By Dr. Frank Hopf
Nassau County and the Tourist Development Council (TDC) are currently conducting a “beach harmonization” study, reportedly an effort to somehow improve the beach experience for residents and visitors alike on Amelia Island. An outside consultant has been hired and comments to the study have been encouraged from both residents and visitors from far and wide. I fear that science may get lost in the shuffle of opinion. Any final recommendations must reflect the unique nature of Amelia Island as a barrier island.
Amelia Island is a barrier island, a relatively rare and the shortest-lived geomorphic form in existence. Our island is likely only about 6,000 years old but its life span as a structure is not infinite. Barrier islands protect the mainland but are suspectable to flooding. As sea levels rise, they naturally migrate onshore. Our island is basically a pile of sand sitting on a bed of mud (a geomorphic term for clay and silt), held together by vegetation from sea oats to saw palmettos to live oaks.
A 1770 English map of the island shows that we inherited from Nature “high sand hills being a natural dyke or fort against the sea.” Unfortunately, over time, these sands have eroded due to both human initiatives and natural events such as Hurricane Dora in 1964. Much of the island became vulnerable to major flooding—and thus vulnerable to destruction in a major storm, often defined as the 100-year event.
The US Army Corps of Engineers (USACE) then constructed a rock revetment to provide temporary and very limited protection against the next storm (see monument at Main Beach), and has engaged in beach renourishment efforts, notably the Nassau County Shore Protection Project signed between Nassau County and the USACE in 2008. This provides at least 50 years of an engineered restoration of our needed sand resupply.
With the return of the island’s sand supply, the onshore winds, sea oats, panic grasses, sea purslane, beach elder and other dune building vegetation have since 1980 rebuilt the dunes needed to protect against the sea. In fact, the Federal Emergency Management Agency (FEMA) found in 2017 that all of the homes between Sadler and the north end of the undeveloped Riverstone Properties are out of the 100-year flood zone, thanks purely to the beach-dune system that has re-established itself, often with human help.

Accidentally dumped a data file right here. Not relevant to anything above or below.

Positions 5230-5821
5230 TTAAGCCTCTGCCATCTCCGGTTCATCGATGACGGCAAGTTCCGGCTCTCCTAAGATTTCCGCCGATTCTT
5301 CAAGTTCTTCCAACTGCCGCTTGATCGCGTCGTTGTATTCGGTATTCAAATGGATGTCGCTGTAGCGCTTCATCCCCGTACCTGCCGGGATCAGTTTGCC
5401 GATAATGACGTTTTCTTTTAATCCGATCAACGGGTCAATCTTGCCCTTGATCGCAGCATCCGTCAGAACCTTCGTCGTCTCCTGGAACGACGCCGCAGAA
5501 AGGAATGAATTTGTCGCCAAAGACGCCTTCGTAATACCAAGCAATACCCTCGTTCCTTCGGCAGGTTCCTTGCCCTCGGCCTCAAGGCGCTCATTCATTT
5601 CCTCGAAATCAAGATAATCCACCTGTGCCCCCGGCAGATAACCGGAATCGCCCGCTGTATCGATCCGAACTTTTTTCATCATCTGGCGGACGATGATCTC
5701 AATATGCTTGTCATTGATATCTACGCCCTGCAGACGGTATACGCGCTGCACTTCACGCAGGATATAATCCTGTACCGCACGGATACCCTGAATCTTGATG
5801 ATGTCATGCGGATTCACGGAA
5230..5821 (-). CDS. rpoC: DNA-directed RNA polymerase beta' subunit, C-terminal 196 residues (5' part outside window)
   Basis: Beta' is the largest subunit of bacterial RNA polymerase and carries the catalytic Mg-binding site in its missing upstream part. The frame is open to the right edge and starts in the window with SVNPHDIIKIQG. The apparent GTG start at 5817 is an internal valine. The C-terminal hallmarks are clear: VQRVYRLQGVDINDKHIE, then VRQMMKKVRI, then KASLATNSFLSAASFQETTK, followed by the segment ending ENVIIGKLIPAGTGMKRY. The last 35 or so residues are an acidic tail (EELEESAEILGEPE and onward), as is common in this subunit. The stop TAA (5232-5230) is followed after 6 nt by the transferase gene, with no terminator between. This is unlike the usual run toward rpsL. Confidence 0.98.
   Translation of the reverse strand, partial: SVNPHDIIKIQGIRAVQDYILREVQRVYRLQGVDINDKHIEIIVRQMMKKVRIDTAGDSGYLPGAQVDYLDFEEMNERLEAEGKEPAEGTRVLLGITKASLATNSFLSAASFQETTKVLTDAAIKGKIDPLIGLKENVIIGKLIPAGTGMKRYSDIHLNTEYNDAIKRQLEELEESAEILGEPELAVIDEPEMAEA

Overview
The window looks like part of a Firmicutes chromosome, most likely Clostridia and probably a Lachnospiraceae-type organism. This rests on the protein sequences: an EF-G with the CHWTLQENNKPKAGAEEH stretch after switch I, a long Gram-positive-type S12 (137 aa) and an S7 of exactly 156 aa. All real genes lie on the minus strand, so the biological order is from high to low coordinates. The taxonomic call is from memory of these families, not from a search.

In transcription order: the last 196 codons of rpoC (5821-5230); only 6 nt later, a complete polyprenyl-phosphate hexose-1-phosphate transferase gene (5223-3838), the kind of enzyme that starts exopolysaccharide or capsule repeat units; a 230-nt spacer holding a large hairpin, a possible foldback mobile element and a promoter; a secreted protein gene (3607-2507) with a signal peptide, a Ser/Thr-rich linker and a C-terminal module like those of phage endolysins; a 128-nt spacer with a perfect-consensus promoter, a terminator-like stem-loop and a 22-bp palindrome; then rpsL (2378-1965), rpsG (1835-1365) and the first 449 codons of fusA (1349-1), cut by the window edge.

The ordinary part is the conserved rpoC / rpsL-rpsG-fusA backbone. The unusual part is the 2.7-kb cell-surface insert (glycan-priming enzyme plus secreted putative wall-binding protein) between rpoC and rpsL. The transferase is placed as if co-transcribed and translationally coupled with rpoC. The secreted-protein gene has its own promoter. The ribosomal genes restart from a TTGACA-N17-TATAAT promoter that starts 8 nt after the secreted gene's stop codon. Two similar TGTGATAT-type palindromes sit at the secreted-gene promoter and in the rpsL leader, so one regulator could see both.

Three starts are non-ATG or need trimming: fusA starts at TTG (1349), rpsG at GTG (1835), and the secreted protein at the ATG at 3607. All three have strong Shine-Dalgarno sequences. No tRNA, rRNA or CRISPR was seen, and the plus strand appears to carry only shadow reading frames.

Any beach harmonization study on this unique, developed barrier island must first enhance the protective nature of the beach-dune system to the existence of the island itself. The good news is that with a little planning and some minor access controls, all the developed beachfront on the island can grow sufficient dunes in height and width to meet FEMA requirements to get out of the 100-year flood zone.
Sustaining our protective dune system requires protection of the vegetation that builds, restores and holds together the dunes. These highly adapted plants, led by the State protected sea oats, can handle the harsh sandy, dry, salt spray environment but cannot handle trampling well. Any beach harmonization plan must provide beach access that protects this vegetation. Dune friendly walkovers require adequate elevation above the dune surface to allow dune vegetation growth and wind movement to allow the dune to continue to grow and renew itself, out to the vegetation line on the beach. The Florida Department of Environmental Protection standard provides general guidance on this; however, the critical beach/dune systems on Amelia Island also need to restore and preserve the remnants of the old USACE rock revetment, if we are going to improve resiliency against flooding. Critical areas of concern are in the City of Fernandina Beach north of Sadler and in American Beach north of Burney Park. These represent the developed area of the island, where we have not yet achieved dune volume satisfying FEMA requirements to keep properties out of the 100-year flood zone.
While this all may make the dune system sound like a large inhibitor to tourist and resident enjoyment of the beach, nothing could be further from the truth. Our dunes provide a sanctuary for the gopher tortoises and their associated fauna community; a nesting area for everything from endangered sea turtles to migratory birds that visit from all over the Earth. This is all supported by a variety of native plants that attract these and a variety of butterflies, hummingbirds, and other pollinators. Many of these native plants on the dune put on beautiful floral displays themselves.
In short, the beach-dune system of Amelia Island reflects something very important to both residents and tourists alike, a still largely natural beach experience with the comforts of home. A harmonization plan should recognize the vital importance of dunes and avoid any recommendations that would harm them.
Frank Hopf , Geomorphologist and Amelia Island Resident and members of the Comp Plan/LDC Working Group (aiwg.org).-
Frank Hopf, Ph.D., P.E.(Texas)- MBA
dba Dune Science Group
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The views and opinions expressed in this commentary are those of the author and do not necessarily reflect the official position of Citizens Journal Florida.